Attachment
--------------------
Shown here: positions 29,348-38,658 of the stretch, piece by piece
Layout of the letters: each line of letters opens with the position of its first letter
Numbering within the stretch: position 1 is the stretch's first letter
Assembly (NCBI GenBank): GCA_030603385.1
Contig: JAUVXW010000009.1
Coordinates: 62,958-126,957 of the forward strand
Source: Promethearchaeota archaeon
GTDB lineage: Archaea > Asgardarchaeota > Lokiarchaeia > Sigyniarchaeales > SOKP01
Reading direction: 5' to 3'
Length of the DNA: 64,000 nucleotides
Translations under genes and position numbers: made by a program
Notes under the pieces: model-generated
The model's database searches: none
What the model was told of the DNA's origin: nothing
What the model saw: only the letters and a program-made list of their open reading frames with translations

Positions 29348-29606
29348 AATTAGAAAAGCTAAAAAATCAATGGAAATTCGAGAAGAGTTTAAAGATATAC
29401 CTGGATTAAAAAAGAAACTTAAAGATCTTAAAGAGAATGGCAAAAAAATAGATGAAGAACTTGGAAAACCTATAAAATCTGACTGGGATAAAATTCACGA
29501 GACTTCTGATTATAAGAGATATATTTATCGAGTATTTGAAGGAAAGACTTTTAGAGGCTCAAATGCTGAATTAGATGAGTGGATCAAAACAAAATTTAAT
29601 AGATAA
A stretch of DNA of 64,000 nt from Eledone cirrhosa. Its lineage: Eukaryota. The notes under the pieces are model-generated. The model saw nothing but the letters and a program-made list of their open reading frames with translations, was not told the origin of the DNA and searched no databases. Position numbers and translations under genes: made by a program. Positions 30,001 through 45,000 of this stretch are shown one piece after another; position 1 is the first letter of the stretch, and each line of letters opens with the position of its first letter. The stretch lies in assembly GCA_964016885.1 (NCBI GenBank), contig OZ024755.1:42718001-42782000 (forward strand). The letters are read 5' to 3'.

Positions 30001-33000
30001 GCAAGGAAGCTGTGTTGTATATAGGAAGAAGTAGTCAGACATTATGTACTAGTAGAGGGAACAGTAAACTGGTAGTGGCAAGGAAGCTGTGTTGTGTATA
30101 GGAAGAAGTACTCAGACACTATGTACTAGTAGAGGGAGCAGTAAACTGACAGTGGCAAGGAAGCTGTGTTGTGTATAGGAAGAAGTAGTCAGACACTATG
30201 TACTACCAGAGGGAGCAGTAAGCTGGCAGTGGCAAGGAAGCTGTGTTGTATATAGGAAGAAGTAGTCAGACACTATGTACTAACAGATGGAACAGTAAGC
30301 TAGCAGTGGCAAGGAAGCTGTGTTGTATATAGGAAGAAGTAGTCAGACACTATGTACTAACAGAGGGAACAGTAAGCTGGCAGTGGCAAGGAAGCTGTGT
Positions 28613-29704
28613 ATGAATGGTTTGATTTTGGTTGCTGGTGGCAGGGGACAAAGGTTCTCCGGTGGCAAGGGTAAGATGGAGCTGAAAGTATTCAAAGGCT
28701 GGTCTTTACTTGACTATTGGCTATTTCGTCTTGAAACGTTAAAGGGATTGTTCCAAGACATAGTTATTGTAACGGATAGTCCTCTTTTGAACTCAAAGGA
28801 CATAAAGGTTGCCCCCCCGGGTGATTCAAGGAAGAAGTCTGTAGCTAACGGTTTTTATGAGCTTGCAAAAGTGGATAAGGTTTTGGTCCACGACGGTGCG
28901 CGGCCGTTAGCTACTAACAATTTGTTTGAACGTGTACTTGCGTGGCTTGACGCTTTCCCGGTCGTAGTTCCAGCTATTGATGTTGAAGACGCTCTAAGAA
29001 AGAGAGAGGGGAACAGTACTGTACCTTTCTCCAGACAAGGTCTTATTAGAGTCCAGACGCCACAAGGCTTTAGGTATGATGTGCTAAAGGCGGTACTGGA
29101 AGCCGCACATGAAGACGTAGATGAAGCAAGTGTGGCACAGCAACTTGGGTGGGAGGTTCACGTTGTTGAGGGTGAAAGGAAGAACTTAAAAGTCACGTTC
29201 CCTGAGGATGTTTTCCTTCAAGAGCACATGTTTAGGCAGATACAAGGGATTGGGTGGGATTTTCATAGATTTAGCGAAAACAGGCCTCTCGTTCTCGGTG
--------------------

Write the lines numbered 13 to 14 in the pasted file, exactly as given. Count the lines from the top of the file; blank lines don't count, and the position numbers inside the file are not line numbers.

The model's database searches: none
What the model was told of the DNA's origin: nothing